Q&A with Cindy Sughrue

Miles Rowland, 12.12.2018
The Charles Dickens Museum is hoping to acquire an exciting new find
The discovery of a lost portrait of Charles Dickens in South Africa has been called one of British art's most exciting finds in recent memory.

London's Charles Dickens Museum recently launched a campaign to acquire the depiction of the young novelist, painted when he was 31 by an early campaigner for woman's suffrage.

Museums Journal spoke to the museum's director, Cindy Sughrue, to find out more about the significance of this painting.

Can you tell us how the portrait of Dickens was found and how it came to be transported to South Africa?

The portrait was found in a cardboard box of trinkets, which included a brass dish, a plastic recorder, and a metal lobster – purchased as a job lot in a house clearance sale in Pietermaritzburg, KwaZulu-Natal.

The person who purchased it, a keen auction treasure hunter and fan of BBC One's Fake or Fortune?, sent a photograph to one of the programme's presenters, the fine art expert Philip Mould, with an idea that it could be an eminent Victorian.

Still in its original frame, although covered in yellow mould, Mould and his team spotted a likeness to an engraving of Dickens and contacted the museum. We worked together to establish authenticity, authorship and the rather extraordinary backstory to the painting and its reappearance in South Africa, which is connected to the sons of George Henry Lewes (partner to the novelist George Eliot), two of whom emigrated to South Africa in the 1860s.

Both Gillies and Dickens were close to the Lewes family. The portrait was exhibited at the Royal Academy in 1844, but by 1886 it was known to have been missing for many years.
 
Who was the artist and what was their connection to Dickens?

Margaret Gillies (1803-1887) was a professional artist (highly unusual for a woman at the time), a campaigner for social reform, and one of the earliest supporters of the suffrage movement.

She was unmarried by choice but cohabited with the leading physician and sanitary reformer, Thomas Southwood Smith. Smith was a member of several royal commissions investigating living and working conditions of the poor, including children working in mines and factories, and it was through this work that he met Dickens, taking him on tours of industrial sites and urban slums.

In 1842, following three years of investigations across the country, the royal commission published a report on child labour in mines and collieries. This paper contained shocking illustrations now known to be by Gillies. After reading the report, Dickens wrote to Smith that he was "perfectly stricken down" by it and resolved that he should act and that his response would be felt with "sledge hammer" force. This "sledge hammer" would eventually become his famous novel, A Christmas Carol.
 
Where does the painting fit into the narrative of Dickens' life?

Letters in the museum's archive reveal that Dickens was sitting for Gillies during the autumn of 1843. The portrait was commissioned in order for an engraving to be made for A New Spirit of the Age, a book profiling a new generation of writers and thinkers. Dickens was the first entry.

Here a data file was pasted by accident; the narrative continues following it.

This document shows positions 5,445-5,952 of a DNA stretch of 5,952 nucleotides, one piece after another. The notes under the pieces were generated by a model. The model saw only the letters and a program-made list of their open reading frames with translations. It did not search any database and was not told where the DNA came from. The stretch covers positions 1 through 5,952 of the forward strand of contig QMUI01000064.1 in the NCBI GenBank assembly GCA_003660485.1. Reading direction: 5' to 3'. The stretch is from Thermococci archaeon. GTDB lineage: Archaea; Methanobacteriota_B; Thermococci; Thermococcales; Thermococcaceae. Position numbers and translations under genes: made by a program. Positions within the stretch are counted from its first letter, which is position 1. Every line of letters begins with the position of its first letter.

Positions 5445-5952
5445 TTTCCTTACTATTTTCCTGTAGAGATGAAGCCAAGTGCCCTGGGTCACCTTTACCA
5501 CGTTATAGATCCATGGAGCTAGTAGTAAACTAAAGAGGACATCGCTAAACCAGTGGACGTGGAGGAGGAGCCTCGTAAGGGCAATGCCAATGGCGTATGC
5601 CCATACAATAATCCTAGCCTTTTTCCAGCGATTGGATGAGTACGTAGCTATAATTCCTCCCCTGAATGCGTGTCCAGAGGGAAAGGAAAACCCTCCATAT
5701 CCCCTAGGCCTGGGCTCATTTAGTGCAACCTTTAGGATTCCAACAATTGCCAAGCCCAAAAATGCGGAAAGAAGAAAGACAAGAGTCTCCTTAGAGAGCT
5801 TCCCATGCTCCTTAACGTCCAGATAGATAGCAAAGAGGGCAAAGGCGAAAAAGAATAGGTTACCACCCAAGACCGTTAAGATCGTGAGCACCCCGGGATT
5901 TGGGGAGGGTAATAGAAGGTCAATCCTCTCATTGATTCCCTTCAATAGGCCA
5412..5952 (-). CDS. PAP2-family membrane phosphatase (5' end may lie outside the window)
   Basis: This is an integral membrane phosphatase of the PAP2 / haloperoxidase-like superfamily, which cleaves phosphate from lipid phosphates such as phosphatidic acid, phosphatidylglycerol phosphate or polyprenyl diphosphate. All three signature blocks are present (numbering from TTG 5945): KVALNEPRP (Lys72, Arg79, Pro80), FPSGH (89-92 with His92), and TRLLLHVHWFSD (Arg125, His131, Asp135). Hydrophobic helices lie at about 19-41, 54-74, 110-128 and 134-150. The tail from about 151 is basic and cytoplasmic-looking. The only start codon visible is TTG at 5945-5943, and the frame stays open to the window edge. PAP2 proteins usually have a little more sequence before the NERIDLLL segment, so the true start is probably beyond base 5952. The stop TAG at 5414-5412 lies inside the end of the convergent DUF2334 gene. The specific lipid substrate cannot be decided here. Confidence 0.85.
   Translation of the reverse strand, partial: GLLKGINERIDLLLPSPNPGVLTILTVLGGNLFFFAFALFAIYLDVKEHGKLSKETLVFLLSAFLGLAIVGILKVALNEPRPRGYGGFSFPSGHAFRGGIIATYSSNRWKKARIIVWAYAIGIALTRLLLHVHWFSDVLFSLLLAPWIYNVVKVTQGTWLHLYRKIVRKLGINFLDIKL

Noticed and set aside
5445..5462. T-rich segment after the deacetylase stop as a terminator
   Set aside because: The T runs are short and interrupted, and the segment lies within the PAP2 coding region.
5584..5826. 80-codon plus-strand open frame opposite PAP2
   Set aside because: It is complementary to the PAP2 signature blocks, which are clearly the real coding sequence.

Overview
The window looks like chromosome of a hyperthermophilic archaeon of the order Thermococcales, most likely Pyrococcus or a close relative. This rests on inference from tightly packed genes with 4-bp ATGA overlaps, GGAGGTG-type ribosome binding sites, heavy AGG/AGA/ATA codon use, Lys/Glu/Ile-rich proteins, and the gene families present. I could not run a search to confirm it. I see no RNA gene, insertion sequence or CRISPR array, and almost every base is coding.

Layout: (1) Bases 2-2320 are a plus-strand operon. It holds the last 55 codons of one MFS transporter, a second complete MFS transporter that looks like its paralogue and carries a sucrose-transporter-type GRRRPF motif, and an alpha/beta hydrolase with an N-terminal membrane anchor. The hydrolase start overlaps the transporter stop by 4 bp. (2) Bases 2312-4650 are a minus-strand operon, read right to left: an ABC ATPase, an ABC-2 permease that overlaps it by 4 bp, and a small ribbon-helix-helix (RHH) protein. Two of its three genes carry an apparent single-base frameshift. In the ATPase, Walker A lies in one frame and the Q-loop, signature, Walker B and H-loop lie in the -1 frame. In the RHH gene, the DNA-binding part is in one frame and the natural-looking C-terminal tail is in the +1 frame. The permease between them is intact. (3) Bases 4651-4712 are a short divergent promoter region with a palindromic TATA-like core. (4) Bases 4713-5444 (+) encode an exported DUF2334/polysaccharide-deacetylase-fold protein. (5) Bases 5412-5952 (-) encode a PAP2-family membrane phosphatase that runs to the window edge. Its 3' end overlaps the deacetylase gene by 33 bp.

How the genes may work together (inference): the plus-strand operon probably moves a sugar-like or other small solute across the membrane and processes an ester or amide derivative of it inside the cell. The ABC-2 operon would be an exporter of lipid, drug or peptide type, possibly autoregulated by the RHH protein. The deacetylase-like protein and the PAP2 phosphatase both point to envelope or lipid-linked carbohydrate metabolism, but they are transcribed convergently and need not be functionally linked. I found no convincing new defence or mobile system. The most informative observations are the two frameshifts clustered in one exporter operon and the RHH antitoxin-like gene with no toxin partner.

Dickens is 31 years old in the portrait – he has written a number of novels and has become a household name in Britain and abroad. You can see this early success in his face. But you can also see something troubling, something haunting him, a glimpse of what Dickens himself has seen in what is to become known as the hungry '40s.
 
And while Gillies is painting this portrait, Dickens is writing A Christmas Carol.

The poet Elizabeth Barrett Browning, when she sees the portrait shortly after it is completed, writes that Dickens has "the dust and mud of humanity about him, notwithstanding those eagle eyes".
 
The discovery of the portrait would have been remarkable in any event, but it is even more so because the portrait itself is exquisite. The skill of the artist is evident in the fineness of every brushstroke, in each strand of hair and in the penetrating eyes, which look right into yours. And in those eyes you see the complexity of the man - the confidence of success, the urgency, warmth and compassion, but also a hint of vulnerability.  
 
Looking into those "eagle eyes", we are reminded of the key themes of that much-loved and enduring tale: that everyone has the capacity for kindness and compassion; that no one is beyond redemption; that each of us can do something to make a difference in this world to help those less fortunate.
 
That is why this portrait matters.

We want to give it a permanent home at the Charles Dickens Museum where it can continue to inspire people now and for generations to come.  
 
How does the Charles Dickens Museum intend to raise the necessary funds to acquire it?

With the incredible support of Philip Mould & Company, we have launched a fundraising campaign with a special exhibition at the Mould galleries, 18-19 Pall Mall, London SW1Y 5LU, running until 25 January 2019. We are appealing to Dickens fans worldwide to help us reach our target of £180,000.  
 
How would the piece complement the museum's existing collection?

The Charles Dickens Museum holds the earliest portrait of Dickens, as a young man of 18, and the very last – a drawing of Dickens on his death bed by John Everett Millais. This piece fills an important gap in the portraiture of Dickens at a pivotal moment in his career – but it is also by far the most dynamic and engaging portrait of Dickens; it truly captures his spirit as if he is there in the room with you.

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